ACE FREHLEY (KISS): “I’m A High School Drop Out But Here I Am, A Millionaire”

ACE FREHLEY (Live at The Corporation, Sheffield, U.K., April 10, 2008)
Photo: Mick Burgess

As lead guitarist in the KISS, Ace Frehley inspired a generation of kids to pick up a guitar and form a band. Mick Burgess called up Ace to talk about his new covers album, Origins Vol. 2 and those artists and musicians that first inspired him to form a band back in the ’60s.

How are you coping with Covid 19 and the lockdown?

I live in the country so there’s not a lot of cases around here. I’m in an isolated area so it hasn’t really affected me that much. Friends of mine who live in Manhattan, it’s a lot harder for them. There’s too many people in a small area.

Your latest album Origins Vol. 2 is the follow up to Vol. 1 that you released in 2016. Why did you decide to do a second one?

It was the record company’s idea to do Origins Vol. 1 so with the success of that I was really looking forward to Volume 2 because there’s so many songs and so many bands from the ’60s that influenced me as a musician so it wasn’t too hard to pick songs that were catchy that my band enjoyed playing.

Have you recorded the songs on Vol. 2 recently or are some of the recordings from the Vol. 1 sessions?

We actually recorded “Space Truckin'” and “We Gotta Get Out Of This Place” a couple of years ago for Origins Vol. 1 but they didn’t make. I just rearranged them and redid the guitar solos and spruced up the vocals a little and they ended up sounding better so we decided to put them on this one and now the record company is talking about an Origins Vol. 3, it’s like a never-ending saga. These albums are a lot of fun for me as I grew up listening to the songs and performed them in my covers band and the fans seem to love them as well and I’m introducing the songs that influenced me to young fans encouraging them to go back and discover music from the ’60s which is great.

You’ve done some great covers over the years including “New York Groove.” What is the criteria for you when you are looking at a song to cover? Does it have a personal meaning, a killer riff or a solo that you like?

The main thing is that it has to be fun for me to play. If I don’t enjoy playing it then I won’t even go there. The second criteria is, can I sing it? I really don’t consider myself as a lead vocalist. I have a limited range so I have to be careful about the songs that I pick but I did really surprise myself on “Good Times Bad Times” and “I’m Down” because to sing like Paul McCartney and Robert Plant was a stretch for me.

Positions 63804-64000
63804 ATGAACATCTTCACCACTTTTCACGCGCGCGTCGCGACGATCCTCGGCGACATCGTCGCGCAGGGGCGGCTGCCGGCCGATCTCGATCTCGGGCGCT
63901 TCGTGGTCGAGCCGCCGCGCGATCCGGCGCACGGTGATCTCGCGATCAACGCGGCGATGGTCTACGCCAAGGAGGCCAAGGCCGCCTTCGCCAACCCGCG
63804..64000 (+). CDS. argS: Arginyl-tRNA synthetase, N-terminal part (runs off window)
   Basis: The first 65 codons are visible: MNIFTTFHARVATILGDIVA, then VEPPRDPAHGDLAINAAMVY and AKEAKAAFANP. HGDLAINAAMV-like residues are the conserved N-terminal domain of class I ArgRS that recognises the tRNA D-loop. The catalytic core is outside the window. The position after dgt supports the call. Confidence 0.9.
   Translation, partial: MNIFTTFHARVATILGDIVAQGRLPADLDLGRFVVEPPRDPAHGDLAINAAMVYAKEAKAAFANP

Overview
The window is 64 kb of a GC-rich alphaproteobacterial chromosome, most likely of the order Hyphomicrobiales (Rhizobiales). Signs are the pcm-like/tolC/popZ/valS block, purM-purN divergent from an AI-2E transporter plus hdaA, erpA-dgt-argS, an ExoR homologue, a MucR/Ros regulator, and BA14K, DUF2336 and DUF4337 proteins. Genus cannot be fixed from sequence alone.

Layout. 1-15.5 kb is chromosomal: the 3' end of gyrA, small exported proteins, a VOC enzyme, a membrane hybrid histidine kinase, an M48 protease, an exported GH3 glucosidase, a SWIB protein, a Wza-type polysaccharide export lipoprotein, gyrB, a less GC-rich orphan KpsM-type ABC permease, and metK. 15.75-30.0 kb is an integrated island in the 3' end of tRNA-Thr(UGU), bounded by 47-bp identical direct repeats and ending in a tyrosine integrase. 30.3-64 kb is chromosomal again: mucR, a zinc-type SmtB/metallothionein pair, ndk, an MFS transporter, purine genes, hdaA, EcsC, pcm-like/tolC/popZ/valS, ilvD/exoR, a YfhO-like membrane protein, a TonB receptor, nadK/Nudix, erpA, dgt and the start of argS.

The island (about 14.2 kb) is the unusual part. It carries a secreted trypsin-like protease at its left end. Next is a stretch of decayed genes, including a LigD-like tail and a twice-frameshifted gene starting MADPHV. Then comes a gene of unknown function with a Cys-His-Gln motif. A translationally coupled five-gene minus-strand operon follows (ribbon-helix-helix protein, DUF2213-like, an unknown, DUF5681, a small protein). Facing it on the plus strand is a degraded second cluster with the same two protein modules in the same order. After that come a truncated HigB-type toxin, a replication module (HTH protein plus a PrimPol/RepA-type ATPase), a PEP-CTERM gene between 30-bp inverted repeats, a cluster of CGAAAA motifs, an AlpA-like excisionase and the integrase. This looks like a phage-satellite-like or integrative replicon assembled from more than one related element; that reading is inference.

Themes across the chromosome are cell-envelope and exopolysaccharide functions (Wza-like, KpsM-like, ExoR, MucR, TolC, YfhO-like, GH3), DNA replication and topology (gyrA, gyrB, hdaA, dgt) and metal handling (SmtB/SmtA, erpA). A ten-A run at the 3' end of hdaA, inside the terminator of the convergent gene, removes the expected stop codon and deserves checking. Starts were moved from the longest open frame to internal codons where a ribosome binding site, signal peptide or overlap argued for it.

The opening song is “Good Times Bad Times” by Led Zeppelin. You could probably do a whole covers albums of their songs. Why this song?

Believe it or not, I saw Led Zeppelin’s first New York appearance where they opened up for Iron Butterfly. I was about 16 or 17 and they completely blew me away and I went out and bought their album the next day. Jimmy Page was such a huge influence on me. He was a master guitar player, songwriter and producer. “Good Times Bad Times” was the first song on Led Zeppelin I so I thought it’d be apropos to open Origins Vol. 2 with that.

If ever there was a perfect song for you it’s “Space Truckin’” by Deep Purple. Is that one you’ve wanted to cover for a while?

I think it’s a fun song. I changed some of the lyrics a little so I say “Space Ace Truckin’” to make it more personal to me and I redid the solo as I thought the first time I recorded it, it wasn’t good enough and I beefed up the vocals a little too. My good friend Rob Sabino plays keyboards on that. We grew up together in The Bronx and he went off to play with Chic and he ended up playing keyboards on a lot of Madonna’s early songs. He’s also played with a lot of other major artists like David Bowie and Mick Jagger, so he’s an accomplished musician.

The video for the song is great. Who came up with the animation idea?

The record company came up with that. It’s kind of fun and campy and the resolution isn’t that great but it gets the point across in a silly almost like a Hanna Barbera cartoon from the ’70s. It has a bit of that Hanna Barbera movie that we did when I was in KISS, The Phantom Of The Park, in there too. I’ve read that Paul and Gene don’t like that movie but I think it’s hysterical. You can’t take it seriously. It’s fun and that’s what Rock ‘n’ Roll is all about as far as I’m concerned.

The attention to detail is great. Is that the photographer from the Unmasked album cover and Space Bear too from your past making an appearance?

The guy who did the video took certain elements from my past and put them in the video. I think it worked really well.